Friday, January 6, 2012

WWI Bookshelf: Eminent Victorians

Happy New Year to my readers! I wish you all the best in 2012. The turn of the new year is a time when the present breaks away, actually and symbolically, from the past. It is a time when our thoughts often turn to what is next and to what we will do to make the future different from what has come before. As I reflected on where to go next here at "Ghosts of 1914," I thought I would mention a text that has a lot to do with the boundaries between past, present, and future: Lytton Strachey's Eminent Victorians, published in 1918.
One of my favorite paintings in the whole world:
Dora Carrington. Lytton Strachey, 1916. National Portrait Gallery, London, Item NPG 6662
Though this quartet of biographical portraits concerns celebrated figures from the Victorian era, it speaks volumes about the distance that some modern Britons wanted to put between themselves and that storied recent period in England. For Strachey, a Bloomsbury Group pacifist and conscientious objector who wrote the four biographies over the war years, Eminent Victorians was a way of taking a stand against the past's power to define the present and future. We might consider Strachey's position on the war to be one of unwillingness to believe that the sacrifice of individual lives was a fitting price  to pay for the upholding of a propagandistically rendered British identity built on dusty Victorian ideals.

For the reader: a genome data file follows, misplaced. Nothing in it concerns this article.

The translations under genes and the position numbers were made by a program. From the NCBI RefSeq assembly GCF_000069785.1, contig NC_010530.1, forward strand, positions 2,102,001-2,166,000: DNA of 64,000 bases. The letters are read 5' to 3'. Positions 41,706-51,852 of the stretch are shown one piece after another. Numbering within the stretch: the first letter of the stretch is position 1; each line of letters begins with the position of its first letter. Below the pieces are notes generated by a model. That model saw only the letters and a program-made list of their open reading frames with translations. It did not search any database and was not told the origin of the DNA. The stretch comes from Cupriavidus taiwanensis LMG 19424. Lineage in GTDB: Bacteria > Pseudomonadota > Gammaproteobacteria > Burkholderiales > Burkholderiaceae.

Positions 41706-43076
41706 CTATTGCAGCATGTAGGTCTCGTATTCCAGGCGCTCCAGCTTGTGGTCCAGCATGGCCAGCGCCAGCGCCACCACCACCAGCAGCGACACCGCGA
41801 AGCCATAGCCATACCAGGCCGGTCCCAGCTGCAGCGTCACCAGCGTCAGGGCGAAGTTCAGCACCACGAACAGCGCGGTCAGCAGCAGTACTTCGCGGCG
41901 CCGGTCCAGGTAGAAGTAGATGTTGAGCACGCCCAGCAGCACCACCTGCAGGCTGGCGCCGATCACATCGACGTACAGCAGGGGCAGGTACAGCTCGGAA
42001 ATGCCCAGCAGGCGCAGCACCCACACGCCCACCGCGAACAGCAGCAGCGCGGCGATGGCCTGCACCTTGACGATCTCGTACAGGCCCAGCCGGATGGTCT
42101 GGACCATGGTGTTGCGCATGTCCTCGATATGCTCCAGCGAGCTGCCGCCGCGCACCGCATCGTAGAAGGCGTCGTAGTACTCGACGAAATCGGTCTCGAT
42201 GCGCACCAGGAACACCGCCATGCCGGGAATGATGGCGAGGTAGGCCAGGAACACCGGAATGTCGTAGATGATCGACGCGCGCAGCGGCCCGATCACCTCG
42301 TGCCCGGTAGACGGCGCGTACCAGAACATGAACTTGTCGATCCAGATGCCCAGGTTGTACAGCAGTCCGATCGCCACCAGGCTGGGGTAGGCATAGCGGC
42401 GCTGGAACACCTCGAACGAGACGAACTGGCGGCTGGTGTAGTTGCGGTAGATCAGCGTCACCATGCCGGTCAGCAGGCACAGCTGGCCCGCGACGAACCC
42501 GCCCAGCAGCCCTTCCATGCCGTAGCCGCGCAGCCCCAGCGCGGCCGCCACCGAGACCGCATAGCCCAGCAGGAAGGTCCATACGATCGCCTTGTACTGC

Florence Nightingale, ca 1858. Portrait used in Eminent Victorians, 1918.
Strachey sought to change the way we regard illustrious people of the past. Rather than granting them some kind of exalted, almost superhuman status, Strachey wanted us to consider the residents of history as people, just like ourselves. Strachey's portraits, which are meticulously detailed, fussy, unsparing, and often hilarious, don't allow his readers to envision his subjects--General Gordon, Cardinal Manning, Florence Nightingale, and Thomas Arnold--as heroes or immortals. Rather, they insist on the flawed but ultimately more accessible, realistically-proportioned, humanity of these four people. 

Among his other writings, Strachey would go on to pen a sensational biography of Queen Victoria, which was published in 1921. About his skillful and realistic representation of the monarch, Strachey's friend Virginia Woolf wrote that, "in time to come [his] Queen Victoria will be Queen Victoria," (Woolf, "The Art of Biography").
W. & D. Downey. Queen Victoria, 1897. National Portrait Gallery, London, Item NPG x12984
Using writing as a tool for pacifism was a remarkable project, and Strachey's efforts to bring down the idols of the recent past so that modern Britons could be free of their firm hold on national and cultural identity are an essential aspect of Great War era British literature. For Strachey, there was hope that writing lives was a way of saving lives.

© Fiona Robinson

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